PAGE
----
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How to Query Deeply Nested JSON Data in PSQLby@javidasgarov
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5,688 reads

How to Query Deeply Nested JSON Data in PSQL

by Javid AsgarovMarch 27th, 2023
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Recently I had to write a script, which should’ve changed some JSON data structure in PSQL database. Since, I didn’t have a lot of experience with [SQL](https://hackernoon.com/how-to-build-a-decentralized-dsp-for-interactive-ad-campaigns) or PSQL for that matter, reading and understanding understanding for my specific use cases took a little too long. In this article, I want to document some of the things I've learned.

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Recently I had to write a script, which should’ve changed some JSON data structure in PSQL database. Basically, I had to parse one value and put that in another field. Since, I didn’t have a lot of experience with SQL or PSQL for that matter, reading and understanding documentation for my specific use cases took a little too long.


I had a complicated and deeply nested JSON, which wasn’t super clear on how to access some of the information.


In this article, I want to document some of the things I’ve learned.


For starters, I need a place where I can fiddle with databases, and serendipitously enough I found dbfiddle. You can check out the queries from this article there.


First let’s start by creating a table, and specifying that we need a PSQL database. And right away let’s add some data we can work with later.


CREATE TABLE jsonb_exp (
  id serial primary key,
  data jsonb
);

INSERT INTO jsonb_exp (data) VALUES 
  ('{"data":{"1":{"items":[{"name":"John"},{"name":"Jack"}]},"2":{"items":[{"name":"John Dorian"},{"name":"Jack Sparrow"}]},"3":{"items":[{"name":"Tom Cruise"},{"name":"somerandomtext"}]},"5":{"items":[{"name":"Tom Cruise"}]}},"property":"Some string"}'),
  ('{"data":{"4":{"items":[{"name":"Maria"},{"name":"Jack"}]},"6":{"items":[{"name":"Jack Jackson"},{"name":"Thomas ---"}]},"7":{"items":[{"name":"-"},{"name":"somerandomtext"}]},"15":{"items":[{"name":"hello"}]}},"property":"Some string"}'),
  ('{"a": "b", "c": [1, 2, 3]}'


Usually, you wouldn’t have a different structure inside your JSON across records, but it’s just for the tests. We can now select and see what we’ve created in a table format.


SELECT * from jsonb_exp;


First, let’s get the basics out of the way.


-> returns jsonb
->> returns text


Not sure, what type you’re working with, you can use pg_typeof.


SELECT data->>'data' as data, pg_typeof(data->'data'), pg_typeof(data->>'data') from jsonb_exp where data->>'data' IS NOT NULL;


Querying from deeply nested JSONB

In this scenario, as you can see in the example above: We have an object, it has a defined structure, but some of the keys are like array indices. Not a common thing, maybe. But it happens.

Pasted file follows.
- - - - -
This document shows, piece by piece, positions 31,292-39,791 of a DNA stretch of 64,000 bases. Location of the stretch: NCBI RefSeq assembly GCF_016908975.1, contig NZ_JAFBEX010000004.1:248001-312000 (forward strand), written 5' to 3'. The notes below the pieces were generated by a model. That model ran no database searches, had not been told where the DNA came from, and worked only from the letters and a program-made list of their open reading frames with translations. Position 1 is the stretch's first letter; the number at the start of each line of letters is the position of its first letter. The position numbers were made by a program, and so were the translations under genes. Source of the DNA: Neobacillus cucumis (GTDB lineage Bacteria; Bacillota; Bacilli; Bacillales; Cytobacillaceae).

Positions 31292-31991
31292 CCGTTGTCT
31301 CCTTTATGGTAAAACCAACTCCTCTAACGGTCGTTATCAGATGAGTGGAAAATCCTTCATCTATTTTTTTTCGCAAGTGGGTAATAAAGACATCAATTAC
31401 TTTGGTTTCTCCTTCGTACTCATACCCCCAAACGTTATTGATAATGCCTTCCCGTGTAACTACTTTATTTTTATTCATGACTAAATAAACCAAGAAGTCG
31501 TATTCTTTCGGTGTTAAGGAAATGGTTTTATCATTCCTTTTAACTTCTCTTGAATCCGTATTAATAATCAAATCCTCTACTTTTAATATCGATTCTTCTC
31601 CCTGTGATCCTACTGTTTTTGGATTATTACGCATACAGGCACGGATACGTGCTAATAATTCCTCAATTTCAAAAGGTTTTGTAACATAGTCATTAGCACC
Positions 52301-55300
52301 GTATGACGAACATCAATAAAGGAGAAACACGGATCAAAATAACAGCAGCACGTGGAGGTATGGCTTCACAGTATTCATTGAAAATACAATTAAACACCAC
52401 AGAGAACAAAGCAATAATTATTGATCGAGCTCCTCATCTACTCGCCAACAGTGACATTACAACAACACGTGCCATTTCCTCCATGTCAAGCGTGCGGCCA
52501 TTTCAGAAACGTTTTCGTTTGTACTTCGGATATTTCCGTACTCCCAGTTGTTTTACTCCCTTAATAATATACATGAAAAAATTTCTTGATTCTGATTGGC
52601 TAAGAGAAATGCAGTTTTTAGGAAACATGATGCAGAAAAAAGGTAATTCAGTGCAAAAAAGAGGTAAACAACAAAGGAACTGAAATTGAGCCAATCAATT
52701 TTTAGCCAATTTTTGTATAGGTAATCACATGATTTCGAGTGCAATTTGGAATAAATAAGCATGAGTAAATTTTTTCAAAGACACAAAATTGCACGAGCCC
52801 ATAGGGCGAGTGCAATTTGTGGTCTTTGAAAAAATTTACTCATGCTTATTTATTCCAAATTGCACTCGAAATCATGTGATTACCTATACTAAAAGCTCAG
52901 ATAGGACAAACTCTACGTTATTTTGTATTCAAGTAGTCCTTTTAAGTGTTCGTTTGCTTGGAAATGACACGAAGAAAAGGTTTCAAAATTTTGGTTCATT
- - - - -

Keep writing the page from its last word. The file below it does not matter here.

To the rescue comes the following method:


jsonb_path_query()


It’s in the documentation, but it wasn’t clear to me right away how it works. For the first argument, you pass the object, next you can pass the query. Let’s say we need to query particular items from the object, from ‘items’ property, and only those that contain ‘Jack’.


SELECT id, data, item FROM jsonb_exp t, jsonb_path_query(data->'data', '$.*.items[*]') as item
 WHERE data->'data' IS NOT NULL AND item->>'name'='Jack';


Unpacking. Let’s first look at the jsonb_path_query query, everything else is just the support around it to demonstrate what we did.


Reading ‘$..items[]’, here is how you can read it. $ - the object itself, it can contain a key we don’t know - mark it with an asterisk. Inside of that, we want to look for property items, which is an array, and using [*] we say, that we want every item inside that array.

The comma in the query is just an implicit cross-join, not super relevant to JSONB methods.


Remove the ‘WHERE’ Clause and filter right away

Here is the code, you can add conditions inside the query.


SELECT id, data, jsonb_path_query(data->'data', '$.*.items[*] ? (@.name == $name)', '{"name": "John"}') FROM jsonb_exp
 WHERE data->'data' IS NOT NULL;


As you can see here, you can even add the third parameter where you can keep the variables to be used in the query. It’s just for demo purposes here, you can absolutely remove it and compare it with the string without using additional variables.


Notice here, you use double equal signs and not one as you would outside of this query.

You also can’t just write LIKE as your comparison operator. But you can use like_regex. Let’s say we want to find every item, where the name starts with ‘John’.


SELECT id, data, jsonb_path_query(data->'data', '$.*.items[*] ? (@.name like_regex "^John")') FROM jsonb_exp
 WHERE data->'data' IS NOT NULL;



Hope that was helpful.



Lead image by Luke Chesser on Unsplash